"Similar to technology differences from century to century, the previous table also lists a price modifier for each era. As with the previous codes, the difference in the price modifiers is applied to an item from a previous era being sold in the current era. This multiplier represents the rarity, collectibility, and scarcity of such items."

"For each item, apply the difference in cost modifiers to the object's base cost, and multiply against the item's Availability code. The rarer the object in its own time, the more expensive it will be down the line..."

"For example, Ryloh is attempting to sell a Clone War era Delta-7 Aethersprite fighter to the local resistance to make some quick credits. In her time, the Aethersprite had a cost of 145,000 credits used. During the Rebellion era, Ryloh should be able to get 1.5 times that price, or 217,500 credits, from the right collector."

"Note that the multiplier is NOT allied to an item which is naturally occurring and has no appreciable difference in value to a collector. For example, a cylinder of Tibanna gas is the same in every era, and even being 25,000 years old, has virtually no value difference to a prospective buyer. It will merely end up in the same place as every other canister - a blaster pack. As the saying goes, “no one pays a premium for old Tibanna"."

[Applying that last bit to Star Trek, common resources like dilithium crystals, tritanium alloy, and the many varied substances, materials, and commodities that have been mentioned over the various ST series, movies, etc, would be treated this way and never have a cost modifier].


This is pretty straight forward and needs no further explanation (I hope?).

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SWD6 Availability Code rules added here for quick reference.

Equipment Reference Tables

Availability: This lists where equipment can be found. These codes are general guidelines and local factors may affect an item's availability.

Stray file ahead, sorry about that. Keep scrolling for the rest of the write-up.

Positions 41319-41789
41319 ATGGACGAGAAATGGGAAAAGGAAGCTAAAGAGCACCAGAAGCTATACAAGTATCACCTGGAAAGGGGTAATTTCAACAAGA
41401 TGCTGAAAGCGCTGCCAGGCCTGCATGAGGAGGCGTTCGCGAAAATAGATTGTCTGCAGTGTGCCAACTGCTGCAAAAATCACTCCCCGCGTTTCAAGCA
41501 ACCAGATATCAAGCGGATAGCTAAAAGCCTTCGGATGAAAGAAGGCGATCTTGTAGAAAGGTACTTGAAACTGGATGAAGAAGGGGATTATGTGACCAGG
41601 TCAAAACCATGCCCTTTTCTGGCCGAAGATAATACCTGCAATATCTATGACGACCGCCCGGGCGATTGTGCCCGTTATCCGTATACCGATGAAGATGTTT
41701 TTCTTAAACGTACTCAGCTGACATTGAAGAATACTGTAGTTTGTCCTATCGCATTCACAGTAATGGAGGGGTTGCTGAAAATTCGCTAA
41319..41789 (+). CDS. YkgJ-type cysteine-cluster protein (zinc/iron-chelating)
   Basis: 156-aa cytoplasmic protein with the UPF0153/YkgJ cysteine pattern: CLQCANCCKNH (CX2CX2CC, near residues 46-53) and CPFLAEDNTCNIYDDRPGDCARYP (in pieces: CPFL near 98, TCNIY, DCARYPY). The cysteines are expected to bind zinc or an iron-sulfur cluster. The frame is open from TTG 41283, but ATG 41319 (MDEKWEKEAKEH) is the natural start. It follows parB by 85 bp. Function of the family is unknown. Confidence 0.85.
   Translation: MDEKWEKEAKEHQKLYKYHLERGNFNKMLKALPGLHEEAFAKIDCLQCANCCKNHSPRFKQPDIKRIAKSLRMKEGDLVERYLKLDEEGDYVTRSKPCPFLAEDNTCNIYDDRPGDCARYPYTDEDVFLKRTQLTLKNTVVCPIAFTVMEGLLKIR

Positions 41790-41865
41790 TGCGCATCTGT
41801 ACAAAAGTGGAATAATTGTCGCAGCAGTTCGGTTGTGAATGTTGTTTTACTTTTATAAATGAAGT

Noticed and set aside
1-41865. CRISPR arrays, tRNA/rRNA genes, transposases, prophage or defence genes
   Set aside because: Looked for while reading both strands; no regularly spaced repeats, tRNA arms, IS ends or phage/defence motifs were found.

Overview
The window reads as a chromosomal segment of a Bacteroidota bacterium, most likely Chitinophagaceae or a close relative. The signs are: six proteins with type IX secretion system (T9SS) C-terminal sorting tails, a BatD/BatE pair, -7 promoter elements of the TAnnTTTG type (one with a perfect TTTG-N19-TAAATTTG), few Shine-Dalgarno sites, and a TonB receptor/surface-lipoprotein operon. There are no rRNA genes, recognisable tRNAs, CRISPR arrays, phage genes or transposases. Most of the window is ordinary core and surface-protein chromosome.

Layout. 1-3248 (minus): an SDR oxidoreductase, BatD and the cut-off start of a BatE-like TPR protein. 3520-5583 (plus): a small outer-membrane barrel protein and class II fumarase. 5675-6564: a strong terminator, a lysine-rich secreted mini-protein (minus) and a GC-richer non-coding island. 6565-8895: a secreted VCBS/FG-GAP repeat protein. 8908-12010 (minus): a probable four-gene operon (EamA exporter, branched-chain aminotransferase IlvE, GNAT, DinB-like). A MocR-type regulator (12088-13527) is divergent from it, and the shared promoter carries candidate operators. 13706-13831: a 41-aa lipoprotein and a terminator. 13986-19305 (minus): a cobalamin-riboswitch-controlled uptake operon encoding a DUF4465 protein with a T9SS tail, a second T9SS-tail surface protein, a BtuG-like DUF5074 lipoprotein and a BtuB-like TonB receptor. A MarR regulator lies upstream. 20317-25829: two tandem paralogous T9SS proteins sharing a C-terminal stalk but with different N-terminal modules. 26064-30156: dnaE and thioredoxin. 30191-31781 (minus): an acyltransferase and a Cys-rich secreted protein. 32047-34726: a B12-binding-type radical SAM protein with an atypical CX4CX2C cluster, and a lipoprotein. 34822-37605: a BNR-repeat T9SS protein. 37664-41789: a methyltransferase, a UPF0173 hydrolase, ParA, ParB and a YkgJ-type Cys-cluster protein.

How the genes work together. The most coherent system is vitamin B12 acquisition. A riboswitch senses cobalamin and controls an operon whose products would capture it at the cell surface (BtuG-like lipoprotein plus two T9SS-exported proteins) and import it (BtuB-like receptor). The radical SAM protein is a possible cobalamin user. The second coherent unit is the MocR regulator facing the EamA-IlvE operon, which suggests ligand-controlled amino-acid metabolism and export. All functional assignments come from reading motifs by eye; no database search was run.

1-Readily available throughout the known galaxy.
2-Normally available only in large cities and space ports, or on the item's planet of origin.
3-Specialized item, normally only available on item's planet of origin.
4-Rare item, difficult to obtain anywhere.
F-Fee or permit often required for purchase.
R-Restricted item on most planets and normally may not be sold without a license.
X-Illegal on most planets. Possession and use generally violates Imperial, New Republic or local laws except for specially authorized individuals. Penalties for use of such an item are often severe.

Pick number and letter and add them together if applicable (examples: medpac would be 1; blaster would probably be 1,F or maybe 1,R in more restrictive locations.

Number can be applied as a multiplier to cost of item being purchased due to supply and demand.

(Optional Rule: Availability number can go higher in certain cases to a 5 showing even more rarity/scarcity on a galactic level, even being a unique one-of a kind item, and cost multiplier can be x5 or even higher due to this.  However, such rare items may be considered more as artifacts and plot devices, and could instead be listed as "Not available for sale".  Items considered ancient hostprical artifacts would fit this description, but items purposely made in few numbers during current times and having importance or value could have an Availability of 5.)

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Era                                                                   Difference     Cost Multiplier

00-Pre-2000                                                        -3D+2         x500

01-Pre-2100                                                          -3D+1          x100

02-Pre-ST:Ent (2120-2150)                                  -3D              x50

03-Star Trek: Enterprise (2151-2161)                   -2D+2          x30

04-Post-ST:Ent (2161-2200)                                -2D+1          x20